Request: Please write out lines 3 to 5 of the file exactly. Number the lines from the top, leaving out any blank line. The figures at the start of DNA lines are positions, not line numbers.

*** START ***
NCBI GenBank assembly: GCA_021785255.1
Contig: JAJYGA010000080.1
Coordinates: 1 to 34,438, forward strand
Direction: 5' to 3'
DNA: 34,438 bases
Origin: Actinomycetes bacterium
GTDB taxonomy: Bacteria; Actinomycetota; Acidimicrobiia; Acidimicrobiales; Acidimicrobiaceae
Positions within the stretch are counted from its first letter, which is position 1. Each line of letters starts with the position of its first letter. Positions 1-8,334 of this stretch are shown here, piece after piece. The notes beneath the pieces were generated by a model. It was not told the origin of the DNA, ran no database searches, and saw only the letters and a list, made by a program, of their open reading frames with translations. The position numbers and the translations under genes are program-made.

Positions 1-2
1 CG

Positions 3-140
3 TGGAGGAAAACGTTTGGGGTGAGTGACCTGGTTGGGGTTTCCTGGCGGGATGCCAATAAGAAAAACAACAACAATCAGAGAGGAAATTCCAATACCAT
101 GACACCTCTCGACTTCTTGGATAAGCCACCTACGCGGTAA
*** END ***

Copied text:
Coordinates: 1 to 34,438, forward strand
Direction: 5' to 3'
DNA: 34,438 bases